Step 2: Choose Your Fundraising Strategies
When your nonprofit is new, it’s easy to grab at any opportunity for some quick cash. And a LOT of these “opportunities” will come your way. You will find yourself inundated with folks who want to host restaurant nights, candle parties, voting contests, pizza sales, or any other number of fundraisers.
Be careful. Your organization is new and the name you build now will stick with people for years to come. You don’t want to attach your name to every product, party, or person. In many of these cases, your organization will spend more time promoting this person’s business and driving traffic to them, than any small amount of money you will make.
And yes, sometimes there is a place for these types of fundraisers, especially when they’re planned and executed well, and when they align with your mission. (Example, an animal rescue shouldn’t have a fundraiser that involves a steak dinner). These are called “transactional fundraisers”, and here’s why they shouldn’t be a large part of your overall fundraising strategy. They do nothing to build a relationship with your donors.
In fact, when people participate in these fundraisers, they’re not really donating at all. They’re just eating at a restaurant or purchasing something for themselves, and it happens to benefit your nonprofit.
There’s a difference between a fundraisER and fundraisING. As a young non-profit, yes you may have a need for an occasional fundraisER just to raise some quick cash, but your focus should be on fundraisING.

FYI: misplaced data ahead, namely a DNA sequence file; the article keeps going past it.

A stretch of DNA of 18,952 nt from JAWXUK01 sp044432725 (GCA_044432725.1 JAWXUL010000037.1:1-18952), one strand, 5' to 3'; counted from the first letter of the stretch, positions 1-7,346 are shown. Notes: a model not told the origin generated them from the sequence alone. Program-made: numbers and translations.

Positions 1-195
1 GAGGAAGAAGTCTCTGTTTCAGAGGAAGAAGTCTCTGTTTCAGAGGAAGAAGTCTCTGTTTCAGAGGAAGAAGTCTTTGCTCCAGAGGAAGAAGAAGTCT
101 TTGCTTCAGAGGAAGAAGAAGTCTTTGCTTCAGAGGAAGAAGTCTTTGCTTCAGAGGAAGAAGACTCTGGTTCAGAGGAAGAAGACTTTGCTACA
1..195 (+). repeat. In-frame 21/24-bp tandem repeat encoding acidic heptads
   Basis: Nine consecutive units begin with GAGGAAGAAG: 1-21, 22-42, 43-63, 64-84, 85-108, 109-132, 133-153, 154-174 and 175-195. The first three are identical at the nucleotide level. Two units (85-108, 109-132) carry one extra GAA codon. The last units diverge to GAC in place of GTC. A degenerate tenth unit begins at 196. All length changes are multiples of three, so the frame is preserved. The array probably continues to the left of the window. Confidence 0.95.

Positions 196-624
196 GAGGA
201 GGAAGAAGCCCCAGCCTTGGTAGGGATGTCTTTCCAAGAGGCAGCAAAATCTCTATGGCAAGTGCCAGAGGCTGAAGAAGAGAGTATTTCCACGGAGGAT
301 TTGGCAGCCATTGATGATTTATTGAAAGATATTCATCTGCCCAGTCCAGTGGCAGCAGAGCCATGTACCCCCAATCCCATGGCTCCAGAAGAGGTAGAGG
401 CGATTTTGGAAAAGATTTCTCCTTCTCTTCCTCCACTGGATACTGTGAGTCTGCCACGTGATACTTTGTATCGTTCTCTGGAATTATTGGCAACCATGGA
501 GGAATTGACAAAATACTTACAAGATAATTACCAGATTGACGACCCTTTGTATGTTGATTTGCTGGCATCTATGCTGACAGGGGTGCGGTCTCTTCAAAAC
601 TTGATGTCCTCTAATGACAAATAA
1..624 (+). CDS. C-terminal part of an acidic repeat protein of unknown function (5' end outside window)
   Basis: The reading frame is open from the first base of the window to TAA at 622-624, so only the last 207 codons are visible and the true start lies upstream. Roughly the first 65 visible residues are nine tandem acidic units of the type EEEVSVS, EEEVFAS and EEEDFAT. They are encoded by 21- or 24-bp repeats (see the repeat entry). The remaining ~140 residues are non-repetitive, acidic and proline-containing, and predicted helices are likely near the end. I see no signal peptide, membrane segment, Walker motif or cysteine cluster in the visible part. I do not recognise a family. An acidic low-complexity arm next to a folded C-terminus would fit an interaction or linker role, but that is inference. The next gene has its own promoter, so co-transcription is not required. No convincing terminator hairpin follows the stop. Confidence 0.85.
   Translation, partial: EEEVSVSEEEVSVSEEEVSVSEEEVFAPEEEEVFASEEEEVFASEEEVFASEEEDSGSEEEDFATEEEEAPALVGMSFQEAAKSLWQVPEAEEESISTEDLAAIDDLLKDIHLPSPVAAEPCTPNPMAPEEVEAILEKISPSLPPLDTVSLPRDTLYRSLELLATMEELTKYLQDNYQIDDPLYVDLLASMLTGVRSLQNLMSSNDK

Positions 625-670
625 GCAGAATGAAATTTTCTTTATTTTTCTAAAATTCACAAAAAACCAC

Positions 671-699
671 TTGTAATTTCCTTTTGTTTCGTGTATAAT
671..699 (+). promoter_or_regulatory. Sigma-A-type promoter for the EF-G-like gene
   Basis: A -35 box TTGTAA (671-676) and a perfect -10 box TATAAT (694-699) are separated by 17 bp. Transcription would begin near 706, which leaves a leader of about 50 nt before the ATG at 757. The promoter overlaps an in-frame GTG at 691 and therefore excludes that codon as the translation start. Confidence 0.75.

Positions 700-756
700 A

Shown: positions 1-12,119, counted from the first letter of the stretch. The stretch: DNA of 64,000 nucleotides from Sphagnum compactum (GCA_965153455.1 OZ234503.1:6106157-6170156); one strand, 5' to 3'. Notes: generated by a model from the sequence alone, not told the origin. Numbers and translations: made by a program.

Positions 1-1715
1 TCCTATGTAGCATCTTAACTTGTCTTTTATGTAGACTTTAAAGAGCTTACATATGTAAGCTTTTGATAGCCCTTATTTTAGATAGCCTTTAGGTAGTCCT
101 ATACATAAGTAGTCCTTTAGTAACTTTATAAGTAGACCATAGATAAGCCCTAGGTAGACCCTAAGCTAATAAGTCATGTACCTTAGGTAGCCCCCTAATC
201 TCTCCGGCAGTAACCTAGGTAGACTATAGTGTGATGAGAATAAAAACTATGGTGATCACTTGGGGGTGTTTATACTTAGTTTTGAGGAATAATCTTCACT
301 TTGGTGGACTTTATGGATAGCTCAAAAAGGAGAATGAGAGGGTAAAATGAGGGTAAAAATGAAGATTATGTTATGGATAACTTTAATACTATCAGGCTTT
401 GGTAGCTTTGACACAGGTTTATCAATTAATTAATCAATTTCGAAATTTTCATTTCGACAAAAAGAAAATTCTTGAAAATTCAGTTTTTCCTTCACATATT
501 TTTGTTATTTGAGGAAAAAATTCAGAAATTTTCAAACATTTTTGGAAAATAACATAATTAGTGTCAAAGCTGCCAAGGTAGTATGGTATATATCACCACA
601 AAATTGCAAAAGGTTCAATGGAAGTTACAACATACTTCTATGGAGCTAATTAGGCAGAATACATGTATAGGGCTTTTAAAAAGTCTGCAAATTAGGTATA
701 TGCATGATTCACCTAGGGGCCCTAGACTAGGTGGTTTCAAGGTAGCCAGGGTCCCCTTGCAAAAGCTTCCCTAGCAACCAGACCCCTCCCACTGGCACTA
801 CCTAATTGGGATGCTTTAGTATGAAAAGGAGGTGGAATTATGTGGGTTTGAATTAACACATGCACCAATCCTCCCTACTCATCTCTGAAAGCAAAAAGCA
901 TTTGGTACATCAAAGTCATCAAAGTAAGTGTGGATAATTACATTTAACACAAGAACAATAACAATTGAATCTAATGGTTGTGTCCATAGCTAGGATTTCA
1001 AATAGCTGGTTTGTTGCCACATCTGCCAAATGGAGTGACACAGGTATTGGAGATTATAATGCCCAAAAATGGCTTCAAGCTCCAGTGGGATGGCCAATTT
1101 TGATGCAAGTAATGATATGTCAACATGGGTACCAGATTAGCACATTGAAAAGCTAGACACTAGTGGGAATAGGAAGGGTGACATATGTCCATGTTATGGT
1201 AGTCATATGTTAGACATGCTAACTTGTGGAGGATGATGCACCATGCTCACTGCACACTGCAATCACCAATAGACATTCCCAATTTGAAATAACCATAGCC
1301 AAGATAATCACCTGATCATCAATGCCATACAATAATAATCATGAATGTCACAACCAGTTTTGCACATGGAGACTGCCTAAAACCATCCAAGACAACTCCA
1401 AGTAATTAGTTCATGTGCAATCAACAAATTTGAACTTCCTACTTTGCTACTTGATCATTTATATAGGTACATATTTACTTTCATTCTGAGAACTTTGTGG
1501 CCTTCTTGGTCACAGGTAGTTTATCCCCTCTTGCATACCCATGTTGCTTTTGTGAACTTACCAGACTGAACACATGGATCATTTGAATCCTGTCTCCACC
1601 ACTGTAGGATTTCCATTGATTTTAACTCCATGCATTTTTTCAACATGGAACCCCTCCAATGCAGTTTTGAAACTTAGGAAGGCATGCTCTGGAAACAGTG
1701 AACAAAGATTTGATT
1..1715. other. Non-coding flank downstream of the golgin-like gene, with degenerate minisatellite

Focusing on fundraisERS will guarantee that you’ll need quick cash quite frequently in the future, because you aren’t doing anything to earn loyalty or build any lasting relationships with people who want to support your cause. It’s better to balance your fundraisING with the right kinds of strategies. Here's the difference between holding fundraisERS and doing fundraisingING:
|One-off activities||Part of larger overall plan|
|All about the money right now||All about long term donor relationship-building|
For a new nonprofit, the most beneficial strategy is to think about the long game. Think about the kinds of fundraising activities you’ll need in place to create the revenue you must have to fund your nonprofit on an ongoing basis when everything is up and running. That way, you won’t NEED to scramble to put together quick transactional fundraisers!